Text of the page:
The metaverse evolution supports outstanding creativity and opens new prospects for African start-up businesses, brands, and the community.
- The developing virtual economy now incorporates 2.5 billion individuals and annually yields billions of dollars.
- Other nations and cities have eyed the potential of the metaverse with an intention to adopt it offering administrative services.
- Many remain optimistic by noting that metaverse and NFTs create promising solutions offering better opportunities for all people
Africa is ready for the metaverse
Africa boasts a large consumer market and top-quality talent. Similarly, the African digital economy is projected to grow by up to 10% per year contributing 300 billion dollars to the continent’s GDP by 2025. The working-age population across Africa will also grow by nearly 70 per cent by 2035, representing 450 million more people.
The metaverse evolution supports outstanding creativity and opens up new prospects for African start-up businesses, brands, and the community. Notably, the vibrant tech start-up environments are already propelling job creation and economic progress. In the future, they will contribute to shaping and inventing technologies that will revolutionise how people live and work and influence the common digital future.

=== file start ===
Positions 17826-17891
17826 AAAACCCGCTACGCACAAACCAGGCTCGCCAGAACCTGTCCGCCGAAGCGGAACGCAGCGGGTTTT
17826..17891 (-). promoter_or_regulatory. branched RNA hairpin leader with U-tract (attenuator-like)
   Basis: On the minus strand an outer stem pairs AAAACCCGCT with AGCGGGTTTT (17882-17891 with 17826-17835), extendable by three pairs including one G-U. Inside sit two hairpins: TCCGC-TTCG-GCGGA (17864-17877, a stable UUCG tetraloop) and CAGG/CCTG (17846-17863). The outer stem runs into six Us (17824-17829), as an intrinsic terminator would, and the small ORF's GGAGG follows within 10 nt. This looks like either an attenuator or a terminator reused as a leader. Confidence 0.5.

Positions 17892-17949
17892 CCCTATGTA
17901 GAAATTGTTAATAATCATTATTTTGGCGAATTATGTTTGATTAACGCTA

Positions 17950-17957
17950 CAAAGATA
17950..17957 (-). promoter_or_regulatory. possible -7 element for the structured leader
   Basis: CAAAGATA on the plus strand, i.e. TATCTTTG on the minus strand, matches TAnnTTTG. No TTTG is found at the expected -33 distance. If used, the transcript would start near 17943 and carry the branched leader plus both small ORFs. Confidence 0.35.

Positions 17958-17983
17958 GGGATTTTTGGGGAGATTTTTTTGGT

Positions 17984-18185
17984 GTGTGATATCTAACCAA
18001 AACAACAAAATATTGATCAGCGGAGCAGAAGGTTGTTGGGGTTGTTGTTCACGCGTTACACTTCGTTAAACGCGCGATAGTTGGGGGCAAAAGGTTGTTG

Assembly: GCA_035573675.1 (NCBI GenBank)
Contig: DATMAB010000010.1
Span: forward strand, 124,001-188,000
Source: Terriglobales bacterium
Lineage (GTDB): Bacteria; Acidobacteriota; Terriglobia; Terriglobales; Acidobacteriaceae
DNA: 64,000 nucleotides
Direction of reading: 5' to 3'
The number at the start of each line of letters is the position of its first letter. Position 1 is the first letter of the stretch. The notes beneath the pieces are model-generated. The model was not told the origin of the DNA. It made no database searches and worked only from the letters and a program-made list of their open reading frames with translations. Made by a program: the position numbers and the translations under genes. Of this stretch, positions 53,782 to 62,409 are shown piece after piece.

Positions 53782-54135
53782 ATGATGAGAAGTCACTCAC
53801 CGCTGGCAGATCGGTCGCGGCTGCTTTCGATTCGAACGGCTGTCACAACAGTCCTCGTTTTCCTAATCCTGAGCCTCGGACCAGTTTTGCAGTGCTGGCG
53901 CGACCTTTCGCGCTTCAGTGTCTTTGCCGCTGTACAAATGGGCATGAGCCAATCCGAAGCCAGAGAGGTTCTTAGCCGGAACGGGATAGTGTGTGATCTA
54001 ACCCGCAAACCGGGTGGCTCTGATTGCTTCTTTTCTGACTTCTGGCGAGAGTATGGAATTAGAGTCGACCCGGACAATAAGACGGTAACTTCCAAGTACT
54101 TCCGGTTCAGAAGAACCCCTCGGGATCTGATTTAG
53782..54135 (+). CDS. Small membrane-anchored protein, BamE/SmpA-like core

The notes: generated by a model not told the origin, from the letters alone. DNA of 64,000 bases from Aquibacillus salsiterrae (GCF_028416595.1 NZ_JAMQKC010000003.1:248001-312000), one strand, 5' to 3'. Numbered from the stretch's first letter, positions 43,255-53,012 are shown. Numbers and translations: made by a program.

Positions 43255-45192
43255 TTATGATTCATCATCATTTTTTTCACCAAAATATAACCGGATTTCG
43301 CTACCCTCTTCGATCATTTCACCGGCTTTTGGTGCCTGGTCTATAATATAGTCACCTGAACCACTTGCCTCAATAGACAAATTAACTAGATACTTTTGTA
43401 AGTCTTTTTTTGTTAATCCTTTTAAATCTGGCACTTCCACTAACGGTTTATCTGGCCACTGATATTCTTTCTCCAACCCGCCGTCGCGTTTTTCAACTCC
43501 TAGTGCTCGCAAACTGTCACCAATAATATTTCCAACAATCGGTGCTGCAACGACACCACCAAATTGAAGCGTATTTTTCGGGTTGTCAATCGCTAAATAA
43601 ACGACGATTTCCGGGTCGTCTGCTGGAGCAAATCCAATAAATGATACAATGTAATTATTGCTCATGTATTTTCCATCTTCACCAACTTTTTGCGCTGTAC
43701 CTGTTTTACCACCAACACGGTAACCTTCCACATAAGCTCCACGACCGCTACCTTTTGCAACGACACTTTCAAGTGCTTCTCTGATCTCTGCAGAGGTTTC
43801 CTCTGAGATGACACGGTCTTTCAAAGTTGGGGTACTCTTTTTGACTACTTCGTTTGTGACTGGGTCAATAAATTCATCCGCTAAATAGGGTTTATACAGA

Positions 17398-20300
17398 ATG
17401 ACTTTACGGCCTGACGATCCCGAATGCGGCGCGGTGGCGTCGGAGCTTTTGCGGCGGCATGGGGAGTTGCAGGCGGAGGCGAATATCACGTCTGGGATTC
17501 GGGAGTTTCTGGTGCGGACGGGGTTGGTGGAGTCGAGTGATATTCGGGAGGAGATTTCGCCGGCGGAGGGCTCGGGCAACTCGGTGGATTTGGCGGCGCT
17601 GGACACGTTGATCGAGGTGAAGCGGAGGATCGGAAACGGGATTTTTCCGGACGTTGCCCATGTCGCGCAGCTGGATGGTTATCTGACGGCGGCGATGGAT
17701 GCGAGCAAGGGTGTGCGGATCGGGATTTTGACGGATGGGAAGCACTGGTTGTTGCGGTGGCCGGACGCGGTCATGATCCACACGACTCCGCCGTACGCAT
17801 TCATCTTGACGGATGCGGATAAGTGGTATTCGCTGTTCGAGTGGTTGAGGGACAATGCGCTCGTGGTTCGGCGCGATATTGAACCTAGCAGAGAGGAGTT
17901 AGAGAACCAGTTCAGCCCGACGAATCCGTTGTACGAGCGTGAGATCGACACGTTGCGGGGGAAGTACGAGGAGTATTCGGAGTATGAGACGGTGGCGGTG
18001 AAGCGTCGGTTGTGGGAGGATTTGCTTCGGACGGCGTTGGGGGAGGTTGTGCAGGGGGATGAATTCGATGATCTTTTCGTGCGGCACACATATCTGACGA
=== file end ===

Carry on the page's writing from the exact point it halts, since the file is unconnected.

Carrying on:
In truth, Africa is already alive to the metaverse’s prospects. Thrill Digital, established by Delz Erinle and artist Niyi Okeowo in Nigeria, is creating a fashion metaverse utilising AR, VR, gaming and crypto.
Thrill Digital received $40,000 funding from Epic Games, a computer games and software development company based in the United States that invests in metaverse development, to launch Astra. Notably, Astra is a play-to-earn crypto game in which players try to accumulate as many tokens as possible to win physical luxury fashion items in a given amount of time.
Africarare, considered “the first South African metaverse,” debuted in October 2021. Africarare symbolises a digital world called Ubuntuland and provides immersive Virtual Reality experiences such as an art marketplace.
The debut NFTs art collection by well-known South African artist Norman Catherine was launched at Africarare. Africarare users may spend $UBU Coin to buy land, create avatars, and participate in social, gaming, or creative activities. Additional Africarare NFTs collections will become a reality in the future. The current revolution represents an exciting moment for the African technology landscape; it is only the beginning!
The broader picture of a metaverse and the prevailing challenges
It may appear to be science fiction, but a Nigerian-born tech entrepreneur believes he has discovered a way for Africans to avoid problems such as social inequalities and poor governance – a virtual society birthed online.
An array of African-led digital start-ups aims to assist the world’s fastest-growing continent in capitalising on innovation and addressing real-world issues. Technology experts warn that such online zones risk extending offline social injustices and thus require a highly cautious approach.